BUFFALO – Rasmus Dahlin couldn’t help himself. The Sabres defenseman waited 141 games for his first NHL shootout opportunity. After beating goalie Braden Holtby in the fourth round Monday, the normally mild-mannered Swede wanted to celebrate his goal.
So Dahlin yelled and moved his arms as he skated to the bench.
“Did some stupid celly there,” Dahlin said this morning inside KeyBank Center. “But I was all happy. I was very happy, actually, so it was good.”
Washington Capitals center Evgeny Kuznetsov tied it moments later, so Dahlin’s celebration ended quickly. Still, winger Dominik Kahun scored in the seventh round, securing the Sabres’ 3-2 win.
Rasmus Dahlin shootout goal! #Sabres50 #AllCaps pic.twitter.com/6h7tX6mGDA
— Buffalo Hockey moments (@SabresPlays) March 10, 2020
Dahlin, 19, said he borrowed his shootout move – he wound up for a big slapper in the slot before slowing down and shooting – from a former junior teammate and ex-Sabre Linus Omark.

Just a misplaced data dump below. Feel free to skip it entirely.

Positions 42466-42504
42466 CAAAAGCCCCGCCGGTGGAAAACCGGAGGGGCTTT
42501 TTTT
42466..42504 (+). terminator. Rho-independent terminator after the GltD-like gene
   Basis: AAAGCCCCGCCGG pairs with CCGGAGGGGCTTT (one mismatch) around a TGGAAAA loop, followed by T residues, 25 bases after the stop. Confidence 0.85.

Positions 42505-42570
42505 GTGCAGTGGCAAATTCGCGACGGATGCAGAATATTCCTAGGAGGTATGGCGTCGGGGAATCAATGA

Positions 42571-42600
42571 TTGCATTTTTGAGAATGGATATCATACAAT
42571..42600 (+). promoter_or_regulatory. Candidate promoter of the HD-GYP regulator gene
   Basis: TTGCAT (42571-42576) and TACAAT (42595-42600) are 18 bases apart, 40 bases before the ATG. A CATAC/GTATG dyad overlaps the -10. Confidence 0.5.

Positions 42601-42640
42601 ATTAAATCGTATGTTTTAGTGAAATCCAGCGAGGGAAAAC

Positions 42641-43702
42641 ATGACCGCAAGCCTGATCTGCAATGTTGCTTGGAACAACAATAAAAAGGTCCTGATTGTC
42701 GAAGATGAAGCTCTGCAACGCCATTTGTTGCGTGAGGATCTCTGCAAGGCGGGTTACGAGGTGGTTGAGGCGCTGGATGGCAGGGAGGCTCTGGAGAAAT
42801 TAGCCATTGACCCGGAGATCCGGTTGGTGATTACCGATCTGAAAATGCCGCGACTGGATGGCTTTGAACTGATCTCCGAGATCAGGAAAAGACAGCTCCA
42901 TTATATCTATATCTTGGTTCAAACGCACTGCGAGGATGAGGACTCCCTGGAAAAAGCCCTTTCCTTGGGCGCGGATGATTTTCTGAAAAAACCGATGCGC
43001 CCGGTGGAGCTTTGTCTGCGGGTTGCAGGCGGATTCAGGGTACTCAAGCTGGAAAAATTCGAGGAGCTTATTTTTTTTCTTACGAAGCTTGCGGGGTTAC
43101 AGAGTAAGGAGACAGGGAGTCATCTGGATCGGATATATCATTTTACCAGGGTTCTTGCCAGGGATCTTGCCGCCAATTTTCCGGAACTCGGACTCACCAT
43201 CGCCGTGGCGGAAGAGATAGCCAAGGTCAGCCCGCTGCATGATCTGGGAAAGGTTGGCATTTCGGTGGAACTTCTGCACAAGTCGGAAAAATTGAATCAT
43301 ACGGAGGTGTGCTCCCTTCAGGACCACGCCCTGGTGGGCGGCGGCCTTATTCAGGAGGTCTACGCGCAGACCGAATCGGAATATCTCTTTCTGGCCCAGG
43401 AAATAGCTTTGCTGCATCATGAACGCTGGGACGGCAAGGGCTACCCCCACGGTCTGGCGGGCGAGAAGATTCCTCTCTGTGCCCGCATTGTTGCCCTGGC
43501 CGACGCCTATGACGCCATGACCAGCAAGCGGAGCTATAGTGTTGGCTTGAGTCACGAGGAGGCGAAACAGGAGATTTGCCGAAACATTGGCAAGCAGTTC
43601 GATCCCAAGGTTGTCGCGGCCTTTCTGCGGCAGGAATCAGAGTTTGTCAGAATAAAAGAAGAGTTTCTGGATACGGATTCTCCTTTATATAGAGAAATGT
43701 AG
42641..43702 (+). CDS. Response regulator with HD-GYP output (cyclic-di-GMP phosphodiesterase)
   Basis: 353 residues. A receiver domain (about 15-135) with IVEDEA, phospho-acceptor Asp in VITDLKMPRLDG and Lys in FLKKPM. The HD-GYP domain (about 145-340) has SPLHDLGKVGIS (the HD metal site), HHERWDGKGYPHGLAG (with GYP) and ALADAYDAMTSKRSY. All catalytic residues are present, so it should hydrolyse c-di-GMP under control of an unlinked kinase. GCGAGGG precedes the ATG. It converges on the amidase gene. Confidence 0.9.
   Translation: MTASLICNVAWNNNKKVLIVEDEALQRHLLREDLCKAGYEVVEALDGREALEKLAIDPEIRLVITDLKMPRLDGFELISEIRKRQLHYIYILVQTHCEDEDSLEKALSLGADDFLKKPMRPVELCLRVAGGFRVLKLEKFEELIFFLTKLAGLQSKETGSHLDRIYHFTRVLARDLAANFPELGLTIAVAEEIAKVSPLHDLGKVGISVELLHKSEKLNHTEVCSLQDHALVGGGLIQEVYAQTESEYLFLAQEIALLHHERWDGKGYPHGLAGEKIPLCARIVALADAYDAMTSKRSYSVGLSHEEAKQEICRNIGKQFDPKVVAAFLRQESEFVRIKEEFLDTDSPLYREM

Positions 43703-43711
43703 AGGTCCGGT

Omark, who played 13 games with the Sabres in 2013-14, possesses perhaps the flashiest array of shootout moves of anyone in the world.
Dahlin said he unleashed the puck from the slot because “it was bad ice.”
“When (coach Ralph Krueger) said my name, I got really happy,” he said. “I just went out there and tried something funny and it worked out, so it was good.”
Considering Dahlin scored, he has likely earned another shootout someday. He said he doesn’t have any tricks up his sleeve.
“I don’t want to put pressure on myself,” he said. “If I get one more chance, I will try something new.”
On Monday, the NHL, NBA, Major League Baseball and Major League Soccer announced their locker rooms would only be open to players and essential employees of teams and facilities until further notice because of the coronavirus.
So following Monday’s game, three Sabres players took turns speaking to the press at a table in the media room. Only Krueger usually speaks in that room.
After the Sabres held an off-ice workout this morning, three players took turns again at a podium in the media room.
One-on-one interviews were conducted in another room with the player standing behind a belt stanchion so he kept a “safe” distance from the interviewer.